To Kill a Mockingbird Parenting
There are two primary moms and dads in this novel: Atticus Finch, daddy of Scout and Jem, and Bob Ewell, daddy of Mayella Ewell. They are contrasting characters; Atticus is usually shown as a decent individual with good morals, and a great dad, whereas Ewell is revealed to be selfish and a bad father. One of the primary reasons Atticus makes an excellent moms and dad is that he does not show off, and is modest; for instance when the children discover Atticus was ‘the deadest shot in Maycomb County in his time’, he does not celebrate about it, and the truth that the kids had never ever discovered this before shows that Atticus feels it is unimportant.
As Jem says; ‘I reckon if he ‘d wanted us to know it, he’da told us. If he took pride in it, he’da informed us.’ This tells us that he isn’t worried about how he appears, due to the fact that he isn’t especially proud of his credibility. The method Harper Lee writes ‘he’da informed us’ twice, it shows Jem not only attempting to persuade Scout of it, but also himself. In contrast, Harper Lee shows Mr Ewell to be rather the opposite. He hates Atticus due to the fact that he ‘damaged his last shred of trustworthiness’.
This shows him to be interested in his reputation, which implies he will most likely pay more attention to himself rather than his children, which could result in them being ignored. Atticus interacts with his children in a more friendly than fatherly method, shown at the beginning of the novel when Scout specifies that he treats us (Scout and Jem) with ‘courteous detachment’, which they found their dad ‘acceptable’.
This term ‘courteous detachment’ shows that he isn’t the kind of father who attempts to have an input in everything they do, but lets them grow up making their own decisions and mistakes, so when they reach adulthood they will be prepared. Scout finds her dad ‘satisfying’, however does not say whether this is enough for her. Nevertheless, throughout the unique, the reader thinks that Scout enjoys for her father to treat them in this way, and that she enjoys being independent from him as it indicates she and Jem can go on their experiences. Likewise, they do not call Atticus Daddy, or a comparable paternal name; they describe him as Atticus.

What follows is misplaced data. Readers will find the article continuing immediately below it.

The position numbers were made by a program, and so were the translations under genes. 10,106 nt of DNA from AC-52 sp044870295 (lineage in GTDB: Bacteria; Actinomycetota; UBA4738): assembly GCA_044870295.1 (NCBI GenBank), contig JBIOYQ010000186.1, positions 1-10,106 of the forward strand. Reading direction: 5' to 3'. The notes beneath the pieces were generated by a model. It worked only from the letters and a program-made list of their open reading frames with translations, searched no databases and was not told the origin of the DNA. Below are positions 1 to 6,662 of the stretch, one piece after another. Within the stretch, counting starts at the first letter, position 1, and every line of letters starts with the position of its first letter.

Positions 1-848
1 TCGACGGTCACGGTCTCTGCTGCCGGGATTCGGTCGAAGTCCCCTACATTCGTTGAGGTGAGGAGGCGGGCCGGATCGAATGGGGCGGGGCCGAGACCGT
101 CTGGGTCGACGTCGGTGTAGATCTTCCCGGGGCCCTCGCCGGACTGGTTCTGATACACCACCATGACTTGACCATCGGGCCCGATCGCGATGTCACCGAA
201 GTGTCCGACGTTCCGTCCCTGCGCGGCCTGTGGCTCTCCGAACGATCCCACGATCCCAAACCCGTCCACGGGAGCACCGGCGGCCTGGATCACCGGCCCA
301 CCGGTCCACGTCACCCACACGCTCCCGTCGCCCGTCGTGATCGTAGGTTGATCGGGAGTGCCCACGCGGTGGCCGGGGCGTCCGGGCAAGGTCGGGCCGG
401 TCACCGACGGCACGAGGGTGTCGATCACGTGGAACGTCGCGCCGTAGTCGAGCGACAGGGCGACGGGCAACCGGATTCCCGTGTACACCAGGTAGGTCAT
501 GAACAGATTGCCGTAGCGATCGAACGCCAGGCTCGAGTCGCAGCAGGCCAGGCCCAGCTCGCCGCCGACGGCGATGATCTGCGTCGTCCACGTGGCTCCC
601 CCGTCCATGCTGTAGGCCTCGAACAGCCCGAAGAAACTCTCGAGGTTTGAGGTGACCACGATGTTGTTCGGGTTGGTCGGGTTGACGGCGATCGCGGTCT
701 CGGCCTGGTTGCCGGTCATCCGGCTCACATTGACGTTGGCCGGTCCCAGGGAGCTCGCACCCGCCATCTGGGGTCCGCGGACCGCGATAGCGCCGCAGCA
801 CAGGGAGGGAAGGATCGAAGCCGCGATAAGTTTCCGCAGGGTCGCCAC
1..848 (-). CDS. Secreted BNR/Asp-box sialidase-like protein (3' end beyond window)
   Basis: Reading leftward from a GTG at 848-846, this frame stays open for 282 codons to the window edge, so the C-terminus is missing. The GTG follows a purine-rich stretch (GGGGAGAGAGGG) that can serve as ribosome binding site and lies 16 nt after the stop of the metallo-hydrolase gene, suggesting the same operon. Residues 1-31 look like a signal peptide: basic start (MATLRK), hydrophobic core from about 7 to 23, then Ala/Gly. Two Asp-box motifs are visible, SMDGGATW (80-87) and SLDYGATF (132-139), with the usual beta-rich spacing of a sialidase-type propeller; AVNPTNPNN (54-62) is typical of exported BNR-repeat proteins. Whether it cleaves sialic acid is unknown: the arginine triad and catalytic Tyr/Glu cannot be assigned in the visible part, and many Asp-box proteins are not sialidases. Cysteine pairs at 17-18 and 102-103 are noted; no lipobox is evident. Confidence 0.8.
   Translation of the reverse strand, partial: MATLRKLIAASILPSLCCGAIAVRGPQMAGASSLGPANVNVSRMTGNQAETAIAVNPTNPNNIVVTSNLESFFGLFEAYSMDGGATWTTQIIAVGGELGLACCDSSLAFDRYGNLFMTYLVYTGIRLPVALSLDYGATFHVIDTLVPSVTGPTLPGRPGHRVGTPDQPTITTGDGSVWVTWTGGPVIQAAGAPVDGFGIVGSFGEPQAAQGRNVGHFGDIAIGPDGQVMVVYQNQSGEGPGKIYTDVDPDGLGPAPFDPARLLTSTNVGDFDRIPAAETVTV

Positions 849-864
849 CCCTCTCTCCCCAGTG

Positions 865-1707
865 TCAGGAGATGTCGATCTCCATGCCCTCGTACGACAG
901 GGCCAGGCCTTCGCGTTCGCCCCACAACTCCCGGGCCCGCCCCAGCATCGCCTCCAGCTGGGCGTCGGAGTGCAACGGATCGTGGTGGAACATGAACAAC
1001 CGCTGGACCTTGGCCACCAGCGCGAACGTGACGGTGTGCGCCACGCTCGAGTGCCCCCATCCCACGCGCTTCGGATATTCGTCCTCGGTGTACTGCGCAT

This again implies their relationship is more of a friendly one. Nevertheless, Scout still has regard for her daddy, since she typically calls him ‘Sir’. He also knows when to get offended by what his kids are stating, and when they are just being ignorant, for instance when Scout asks why he was ‘so old’, he replies that ‘he got going late’ in a joking method, rather than being insulted and snapping. This informs us he understands how children’s minds work, and he does not take himself too seriously, and can tease his kids and act like a child himself.
Atticus teaches his kids to treat people fairly and avoid the bias of the town “You never ever actually understand a person up until you think about things from his viewpoint … till you climb up into his skin and walk around in it.” This is his main concept in life, and he wishes to make sure that his children understand this is the right way to live. He attempts to describe it in streamlined methods to his younger child, Scout, and we then see her try to follow his guidance throughout the book; for instance at the end of the unique when she understands Boo Radley’s viewpoint on the area.
The word ‘skin’ is necessary in this quote, because this book is about Atticus safeguarding a Negro, so this quote might refer to black individuals and Scout attempting to understand their place in the neighborhood and how to treat them. When Scout inquires about his protecting of Tom Robinson, he informs her it is what any person would do, when actually he implies what any good person would do. ‘Do all attorneys safeguard n-Negroes, Atticus?’ ‘Of course they do, Scout.’ ‘Then why did Cecil state you safeguarded niggers? He made it sound like you were runnin’ a still. By stating ‘of course they do’, he is informing her to not even concern whether one should help another individual in problem, without any regard to whether they are black or white. His children start life ignoring the racial tension in Maycomb, but Atticus brings them up in a manner that ensures that as they end up being aware of it, they will not end up being prejudiced due to skin colour. By the method Scout states n-Negroes’, we see that she is attempting not to testify please Atticus, as she is finding out that it is incorrect to say racist names.